Senior Living Communities: The Hottest New Place for Fine Dining

That old adage, you are what you eat, isn’t a meaningless motto. It has proven itself to be an accurate mantra for everyday living. These days, “fine dining” could be more accurately defined as “healthy eating” and the benefits are many. They range from increased mental capabilities and a boosted immune system to higher energy and better management of chronic health problems such as diabetes.

With mountains of research describing the near-endless benefits of healthy eating, senior living communities across the country are committed to offering the most attractive and nutritious meals possible. They work hard to provide a full menu of dining options and environments. They also integrate the latest nutritional science into meal planning to assure residents enjoy a longer, stronger and smarter life.

Evaluating the Dining Experience at Senior Living Facilities

Yes, handsome surroundings and a polite, well-trained wait staff add immeasurably to the dining experience. Yet Joy Lasseter, PhD of Nutrition of Vancouver, Washington, suggests that if she were evaluating senior living facilities for her mother, she would look for a meal plan that serves low fat, low sugar items.

Senior nutrition columnist and author of “Absolutely Healthy Fun, Fast Foods,” Lasseter wants to see a wide variety of fresh vegetables and fruit. She would also look for low fat proteins like:

  • chicken
  • beans
  • turkey
  • soy products
  • pork

Noting that even lean cuts of beef and lamb are very high in fat, she recommends menus that keep quantities and frequency of these foods to a minimum.

Promoting Healthy Eating for Healthy Living

Older adults often gain weight due to their sedentary lifestyle and poor eating habits, notes Lasseter. To counter those trends, residents at senior living communities need to reduce their caloric intake to match their reduced activity level. She observes that too often chefs try to please with desserts at lunch and dinner, when simple fruit dishes would cut down on the high caloric starches and remove temptation.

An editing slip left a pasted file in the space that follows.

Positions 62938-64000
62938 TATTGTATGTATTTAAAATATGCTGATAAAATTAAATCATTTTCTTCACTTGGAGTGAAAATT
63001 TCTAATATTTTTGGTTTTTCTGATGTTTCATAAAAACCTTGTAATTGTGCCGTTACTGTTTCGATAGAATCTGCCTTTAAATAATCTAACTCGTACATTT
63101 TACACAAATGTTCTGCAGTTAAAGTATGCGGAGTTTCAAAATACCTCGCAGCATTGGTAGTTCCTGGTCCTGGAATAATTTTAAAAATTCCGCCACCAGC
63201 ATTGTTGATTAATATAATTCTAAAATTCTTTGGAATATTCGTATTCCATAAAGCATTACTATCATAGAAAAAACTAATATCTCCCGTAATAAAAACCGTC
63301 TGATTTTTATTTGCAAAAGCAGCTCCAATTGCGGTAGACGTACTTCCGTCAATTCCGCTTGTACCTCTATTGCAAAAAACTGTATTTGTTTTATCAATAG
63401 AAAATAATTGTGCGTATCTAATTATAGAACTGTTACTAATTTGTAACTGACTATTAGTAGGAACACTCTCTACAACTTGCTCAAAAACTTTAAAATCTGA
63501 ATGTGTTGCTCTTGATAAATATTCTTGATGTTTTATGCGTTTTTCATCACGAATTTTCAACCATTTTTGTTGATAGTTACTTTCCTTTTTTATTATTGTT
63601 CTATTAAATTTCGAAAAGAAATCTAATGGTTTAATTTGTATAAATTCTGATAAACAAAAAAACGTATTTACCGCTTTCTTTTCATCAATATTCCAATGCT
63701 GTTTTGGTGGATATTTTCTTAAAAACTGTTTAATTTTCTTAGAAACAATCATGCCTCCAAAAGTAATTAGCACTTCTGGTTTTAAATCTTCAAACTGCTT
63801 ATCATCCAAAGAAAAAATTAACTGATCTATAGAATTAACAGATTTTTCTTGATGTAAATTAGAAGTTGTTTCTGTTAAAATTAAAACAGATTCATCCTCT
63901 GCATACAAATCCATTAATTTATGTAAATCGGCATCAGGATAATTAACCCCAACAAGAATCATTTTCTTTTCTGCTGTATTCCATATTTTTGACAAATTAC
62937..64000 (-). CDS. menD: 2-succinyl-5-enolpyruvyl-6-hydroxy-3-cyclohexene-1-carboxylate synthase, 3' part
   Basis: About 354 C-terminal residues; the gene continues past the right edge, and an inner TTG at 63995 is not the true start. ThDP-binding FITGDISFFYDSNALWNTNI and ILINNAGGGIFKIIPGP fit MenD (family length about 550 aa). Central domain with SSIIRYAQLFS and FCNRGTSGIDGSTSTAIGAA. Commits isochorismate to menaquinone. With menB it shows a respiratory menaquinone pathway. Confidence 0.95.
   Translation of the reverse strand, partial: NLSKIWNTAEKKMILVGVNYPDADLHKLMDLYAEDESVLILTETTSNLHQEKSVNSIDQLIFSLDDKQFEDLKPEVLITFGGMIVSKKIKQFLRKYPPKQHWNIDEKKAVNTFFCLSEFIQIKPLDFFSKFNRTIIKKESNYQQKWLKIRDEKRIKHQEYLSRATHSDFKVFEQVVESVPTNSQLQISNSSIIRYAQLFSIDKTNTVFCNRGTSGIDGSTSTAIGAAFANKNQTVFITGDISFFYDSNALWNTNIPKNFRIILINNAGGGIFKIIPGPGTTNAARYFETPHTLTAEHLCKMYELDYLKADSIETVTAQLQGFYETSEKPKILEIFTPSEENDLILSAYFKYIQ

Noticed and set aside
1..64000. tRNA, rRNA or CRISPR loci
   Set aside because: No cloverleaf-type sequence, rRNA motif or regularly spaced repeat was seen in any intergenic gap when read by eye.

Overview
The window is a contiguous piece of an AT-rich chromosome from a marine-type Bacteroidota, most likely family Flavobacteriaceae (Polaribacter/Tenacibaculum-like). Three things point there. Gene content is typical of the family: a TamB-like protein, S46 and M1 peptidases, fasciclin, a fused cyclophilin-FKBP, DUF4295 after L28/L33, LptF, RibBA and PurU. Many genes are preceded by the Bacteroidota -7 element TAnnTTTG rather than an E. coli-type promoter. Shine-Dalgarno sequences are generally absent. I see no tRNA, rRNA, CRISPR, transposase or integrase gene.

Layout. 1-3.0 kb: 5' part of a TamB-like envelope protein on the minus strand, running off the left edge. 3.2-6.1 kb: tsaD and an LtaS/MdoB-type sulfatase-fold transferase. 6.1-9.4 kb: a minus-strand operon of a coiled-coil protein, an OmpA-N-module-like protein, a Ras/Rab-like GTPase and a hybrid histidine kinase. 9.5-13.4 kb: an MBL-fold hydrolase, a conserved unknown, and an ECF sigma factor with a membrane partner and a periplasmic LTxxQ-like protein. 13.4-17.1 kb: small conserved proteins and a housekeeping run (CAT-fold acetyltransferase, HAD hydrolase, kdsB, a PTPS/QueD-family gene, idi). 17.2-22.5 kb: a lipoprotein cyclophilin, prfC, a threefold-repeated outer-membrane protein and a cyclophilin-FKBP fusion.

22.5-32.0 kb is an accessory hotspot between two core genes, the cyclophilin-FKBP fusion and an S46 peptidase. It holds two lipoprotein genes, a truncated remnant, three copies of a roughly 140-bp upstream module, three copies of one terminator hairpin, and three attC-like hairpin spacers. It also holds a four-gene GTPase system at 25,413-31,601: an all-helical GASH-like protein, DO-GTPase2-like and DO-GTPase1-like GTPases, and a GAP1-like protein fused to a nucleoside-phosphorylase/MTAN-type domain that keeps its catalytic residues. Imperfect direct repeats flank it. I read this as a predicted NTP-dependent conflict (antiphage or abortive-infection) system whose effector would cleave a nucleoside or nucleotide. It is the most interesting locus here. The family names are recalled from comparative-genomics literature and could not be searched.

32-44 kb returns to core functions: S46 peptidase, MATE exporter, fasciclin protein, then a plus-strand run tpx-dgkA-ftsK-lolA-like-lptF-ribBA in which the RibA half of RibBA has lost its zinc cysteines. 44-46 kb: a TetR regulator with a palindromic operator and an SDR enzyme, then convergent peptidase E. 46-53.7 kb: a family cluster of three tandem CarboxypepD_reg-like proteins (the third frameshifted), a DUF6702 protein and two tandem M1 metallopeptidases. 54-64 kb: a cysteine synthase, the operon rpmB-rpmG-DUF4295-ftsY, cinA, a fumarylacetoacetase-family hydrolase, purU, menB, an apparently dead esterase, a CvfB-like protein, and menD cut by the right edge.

“Seniors need more higher fiber foods such as vegetables, fruit and beans, and fewer high glycemic foods like breads, rice, pasta, potatoes, deserts, crackers, cookies, chips, etc.,” explains Lasseter, when discussing meal planning at senior living facilities. “Chefs could add more vegetables and beans to soups, stews, salads and stir-fry dishes.”

Trends in “Fine” Dining at Senior Living Communities

Senior living communities, such as those operated by Merrill Gardens, work hard to make dining a highlight of every day. Geoff Davies, vice president of dining services for
Merrill Gardens, says the company tries to create a professional approach to dining, from correctly attired team members to table top menus and great food and beverage.

Davies describes Merrill Gardens’ “anytime dining” plan as all about freshness and batch cooking. This means residents can eat freshly cooked meals from 7 a.m. to 7 p.m.

Says Davies, “This allows residents to dine on their own schedule, choosing from three daily entrees, appetizers and desserts.”

Senior Living Communities Indulge Cravings

One of the biggest challenges is to continually serve nutritious, inviting meals. When evaluating senior living facilities such as Merrill Gardens, Davies suggests residents ask about meal planning, specially created menus and theme evenings. These are all strategies for adding variety and fun to the dining experience.

Davies adds that in the future, residents at senior living facilities will want more flexibility with dining hours and menus will be more a la carte driven. Not only will they insist on great meals served in everything from restaurant, bistro and even lounge-style settings, they will expect to access meals well past the traditional 7 p.m. dinner curfew.

Written by senior care writer Leslee Jaquette.